The Adventures of a Special Correspondent

by

Jules Verne

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THE ADVENTURES

OF A SPECIAL

CORRESPONDENT

AMONG THE VARIOUS RACES AND COUNTRIES OF CENTRAL ASIA

BEING THE EXPLOITS AND EXPERIENCES OF CLAUDIUS BOMBARNAC OF "THE TWENTIETH CENTURY" BY

JULES VERNE

BIOGRAPHY AND BIBLIOGRAPHY

Jules Verne, French author, was born at Nantes, France, in 1828, and died in 1905. In 1850 he wrote a comedy in verse, but he eventually confined himself to the writing of scientific and geographical romances, achieving a great reputation. He visited the United States in 1867, sailing for New York on the _Great Eastern_, and his book, _A Floating City_, was the result of this voyage. His best-known books are: _A Captain at Fifteen, A Two Years' Vacation, A Voyage to the Center of the Earth_ (1864), _From the Earth to the Moon_ (1865), _20,000 Leagues Under the Sea_ (1870), _A Tour of the World in Eighty Days_ (1873), _Michael Strogoff_ (1876), _Mrs. Branica_ (1891), _Clovis Dordentor_ (1896), _The Brothers Kip_ (1902). Most of his works have been translated into English.

CLAUDIUS BOMBARNAC

CHAPTER I.

CLAUDIUS BOMBARNAC,
_Special Correspondent_,
"_Twentieth Century._"
_Tiflis, Transcaucasia._

Such is the address of the telegram I found on the 13th of May when I arrived at Tiflis.

This is what the telegram said:

"As the matters in hand will terminate on the 15th instant Claudius Bombarnac will repair to Uzun Ada, a port on the east coast of the Caspian. There he will take the train by the direct Grand Transasiatic between the European frontier and the capital of the Celestial Empire. He will transmit his impressions in the way of news, interviewing remarkable people on the road, and report the most trivial incidents by letter or telegram as necessity dictates. The _Twentieth Century_ trusts to the zeal, intelligence, activity and tact of its correspondent, who can draw on its bankers to any extent he may deem necessary."

It was the very morning I had arrived at Tiflis with the intention of spending three weeks there in a visit to the Georgian provinces for the benefit of my newspaper, and also, I hoped, for that of its readers.

Here was the unexpected, indeed; the uncertainty of a special correspondent's life.

At this time the Russian railways had been connected with the line between Poti, Tiflis and Baku. After a long and increasing run through the Southern Russian provinces I had crossed the Caucasus, and imagined I was to have a little rest in the capital of Transcaucasia. And here was the imperious administration of the _Twentieth Century_ giving me only half a day's halt in this town! I had hardly arrived before I was obliged to be off again without unstrapping my portmanteau! But what would you have? We must bow to the exigencies of special correspondence and the modern interview!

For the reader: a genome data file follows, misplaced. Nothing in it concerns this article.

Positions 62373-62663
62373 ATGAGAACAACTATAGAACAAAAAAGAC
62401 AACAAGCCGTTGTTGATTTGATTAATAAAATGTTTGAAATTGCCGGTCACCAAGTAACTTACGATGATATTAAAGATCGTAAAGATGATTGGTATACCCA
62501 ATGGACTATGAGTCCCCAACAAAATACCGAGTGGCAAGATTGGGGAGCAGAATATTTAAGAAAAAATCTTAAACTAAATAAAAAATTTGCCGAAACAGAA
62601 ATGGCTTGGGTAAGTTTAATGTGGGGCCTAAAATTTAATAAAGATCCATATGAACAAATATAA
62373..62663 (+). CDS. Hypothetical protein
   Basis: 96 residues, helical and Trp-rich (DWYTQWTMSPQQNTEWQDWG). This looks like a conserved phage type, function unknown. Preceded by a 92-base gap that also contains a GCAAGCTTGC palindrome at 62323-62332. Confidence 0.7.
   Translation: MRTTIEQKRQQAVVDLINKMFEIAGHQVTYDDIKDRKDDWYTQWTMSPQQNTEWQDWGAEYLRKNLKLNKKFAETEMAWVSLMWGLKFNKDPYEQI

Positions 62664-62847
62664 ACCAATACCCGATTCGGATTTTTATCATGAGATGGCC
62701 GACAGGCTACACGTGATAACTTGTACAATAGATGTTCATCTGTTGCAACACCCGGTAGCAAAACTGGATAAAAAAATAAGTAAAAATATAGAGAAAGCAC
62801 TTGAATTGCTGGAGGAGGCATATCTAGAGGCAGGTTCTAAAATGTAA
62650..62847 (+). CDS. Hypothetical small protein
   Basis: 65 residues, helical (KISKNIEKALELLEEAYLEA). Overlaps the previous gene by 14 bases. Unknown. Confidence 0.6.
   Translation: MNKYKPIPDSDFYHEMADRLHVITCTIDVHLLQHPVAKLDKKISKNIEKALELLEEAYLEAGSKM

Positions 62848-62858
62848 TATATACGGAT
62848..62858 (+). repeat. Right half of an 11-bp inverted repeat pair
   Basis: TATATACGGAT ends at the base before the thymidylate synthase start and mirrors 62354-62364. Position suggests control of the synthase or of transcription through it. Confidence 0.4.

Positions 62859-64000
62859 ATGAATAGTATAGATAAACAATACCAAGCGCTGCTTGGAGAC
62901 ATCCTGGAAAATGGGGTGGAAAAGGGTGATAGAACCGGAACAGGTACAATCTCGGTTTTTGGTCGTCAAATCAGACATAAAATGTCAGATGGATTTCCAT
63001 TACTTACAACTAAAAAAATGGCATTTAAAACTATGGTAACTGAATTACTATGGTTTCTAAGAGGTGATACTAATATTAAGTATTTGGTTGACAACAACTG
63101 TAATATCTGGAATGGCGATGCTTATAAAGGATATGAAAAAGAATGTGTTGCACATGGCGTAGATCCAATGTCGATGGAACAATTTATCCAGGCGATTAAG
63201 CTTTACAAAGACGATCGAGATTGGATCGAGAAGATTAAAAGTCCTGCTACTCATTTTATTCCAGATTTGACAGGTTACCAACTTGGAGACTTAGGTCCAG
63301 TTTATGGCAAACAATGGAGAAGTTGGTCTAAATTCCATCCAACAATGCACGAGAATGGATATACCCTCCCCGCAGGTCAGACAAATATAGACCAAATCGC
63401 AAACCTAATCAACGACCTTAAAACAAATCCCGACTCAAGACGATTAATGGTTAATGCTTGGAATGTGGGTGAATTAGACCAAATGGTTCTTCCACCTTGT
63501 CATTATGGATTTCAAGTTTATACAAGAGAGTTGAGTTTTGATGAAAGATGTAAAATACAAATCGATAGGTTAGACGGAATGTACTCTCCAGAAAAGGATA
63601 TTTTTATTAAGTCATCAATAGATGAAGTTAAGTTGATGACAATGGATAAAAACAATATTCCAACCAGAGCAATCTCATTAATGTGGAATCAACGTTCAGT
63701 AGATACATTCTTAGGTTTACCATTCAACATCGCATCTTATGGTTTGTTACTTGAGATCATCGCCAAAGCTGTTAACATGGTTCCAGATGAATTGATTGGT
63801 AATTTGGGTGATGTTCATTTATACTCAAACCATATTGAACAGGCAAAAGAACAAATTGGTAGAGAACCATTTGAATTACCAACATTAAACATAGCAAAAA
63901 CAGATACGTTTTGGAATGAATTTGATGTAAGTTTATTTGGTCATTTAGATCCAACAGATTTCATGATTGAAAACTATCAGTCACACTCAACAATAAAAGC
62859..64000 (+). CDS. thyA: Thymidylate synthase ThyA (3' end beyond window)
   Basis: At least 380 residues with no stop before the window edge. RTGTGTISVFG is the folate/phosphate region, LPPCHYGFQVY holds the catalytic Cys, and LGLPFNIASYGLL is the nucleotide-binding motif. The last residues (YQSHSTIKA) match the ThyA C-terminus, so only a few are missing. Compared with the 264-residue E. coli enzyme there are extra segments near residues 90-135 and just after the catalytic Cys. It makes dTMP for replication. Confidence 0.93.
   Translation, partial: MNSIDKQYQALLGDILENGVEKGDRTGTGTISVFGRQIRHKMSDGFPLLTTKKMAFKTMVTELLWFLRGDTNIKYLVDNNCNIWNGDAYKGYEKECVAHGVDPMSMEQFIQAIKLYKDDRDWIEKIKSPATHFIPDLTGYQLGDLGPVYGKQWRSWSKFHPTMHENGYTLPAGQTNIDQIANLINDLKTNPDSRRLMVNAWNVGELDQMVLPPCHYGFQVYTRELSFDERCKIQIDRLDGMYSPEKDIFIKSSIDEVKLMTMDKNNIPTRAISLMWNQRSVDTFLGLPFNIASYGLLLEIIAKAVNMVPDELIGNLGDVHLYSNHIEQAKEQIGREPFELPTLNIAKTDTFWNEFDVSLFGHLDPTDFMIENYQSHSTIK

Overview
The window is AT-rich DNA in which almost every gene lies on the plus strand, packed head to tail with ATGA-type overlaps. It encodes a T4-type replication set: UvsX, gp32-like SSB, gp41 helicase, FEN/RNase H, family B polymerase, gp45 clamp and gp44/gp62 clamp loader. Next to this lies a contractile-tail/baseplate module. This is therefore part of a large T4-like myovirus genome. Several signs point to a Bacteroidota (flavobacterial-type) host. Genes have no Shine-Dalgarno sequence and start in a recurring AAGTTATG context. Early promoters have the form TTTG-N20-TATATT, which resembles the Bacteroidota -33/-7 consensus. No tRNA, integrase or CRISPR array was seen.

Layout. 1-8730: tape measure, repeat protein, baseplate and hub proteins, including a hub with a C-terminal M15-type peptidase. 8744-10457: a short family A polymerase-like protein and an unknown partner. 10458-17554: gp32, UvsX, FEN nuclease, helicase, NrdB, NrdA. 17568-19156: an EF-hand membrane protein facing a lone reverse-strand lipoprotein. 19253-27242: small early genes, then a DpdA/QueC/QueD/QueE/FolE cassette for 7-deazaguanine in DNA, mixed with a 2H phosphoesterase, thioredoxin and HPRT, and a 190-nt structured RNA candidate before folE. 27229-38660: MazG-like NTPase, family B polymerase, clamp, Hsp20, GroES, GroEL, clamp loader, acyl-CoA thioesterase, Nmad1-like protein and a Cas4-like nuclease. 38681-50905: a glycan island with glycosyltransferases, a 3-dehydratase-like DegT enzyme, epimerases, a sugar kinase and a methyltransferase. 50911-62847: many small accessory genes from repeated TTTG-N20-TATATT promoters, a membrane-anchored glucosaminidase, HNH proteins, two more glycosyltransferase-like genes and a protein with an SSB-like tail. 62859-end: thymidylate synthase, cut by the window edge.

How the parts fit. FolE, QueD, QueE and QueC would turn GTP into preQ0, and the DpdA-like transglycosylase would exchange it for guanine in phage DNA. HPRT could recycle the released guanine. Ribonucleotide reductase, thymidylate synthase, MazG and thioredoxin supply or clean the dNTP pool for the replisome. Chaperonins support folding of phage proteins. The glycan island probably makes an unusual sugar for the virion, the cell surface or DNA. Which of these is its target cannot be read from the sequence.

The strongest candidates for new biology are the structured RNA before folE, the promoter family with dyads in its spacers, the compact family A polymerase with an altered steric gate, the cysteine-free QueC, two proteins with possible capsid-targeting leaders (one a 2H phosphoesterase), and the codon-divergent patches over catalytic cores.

But all the same I had been carefully studying this Transcaucasian district, and was well provided with geographic and ethnologic memoranda. Perhaps it may be as well for you to know that the fur cap, in the shape of a turban, which forms the headgear of the mountaineers and cossacks is called a "papakha," that the overcoat gathered in at the waist, over which the cartridge belt is hung, is called a "tcherkeska" by some and "bechmet" by others! Be prepared to assert that the Georgians and Armenians wear a sugar-loaf hat, that the merchants wear a "touloupa," a sort of sheepskin cape, that the Kurd and Parsee still wear the "bourka," a cloak in a material something like plush which is always waterproofed.

And of the headgear of the Georgian ladies, the "tassakravi," composed of a light ribbon, a woolen veil, or piece of muslin round such lovely faces; and their gowns of startling colors, with the wide open sleeves, their under skirts fitted to the figure, their winter cloak of velvet, trimmed with fur and silver gimp, their summer mantle of white cotton, the "tchadre," which they tie tight on the neck--all those fashions in fact so carefully entered in my notebook, what shall I say of them?

Learn, then, that their national orchestras are composed of "zournas," which are shrill flutes; "salamouris," which are squeaky clarinets; mandolines, with copper strings, twanged with a feather; "tchianouris," violins, which are played upright; "dimplipitos," a kind of cymbals which rattle like hail on a window pane.

Jules Verne
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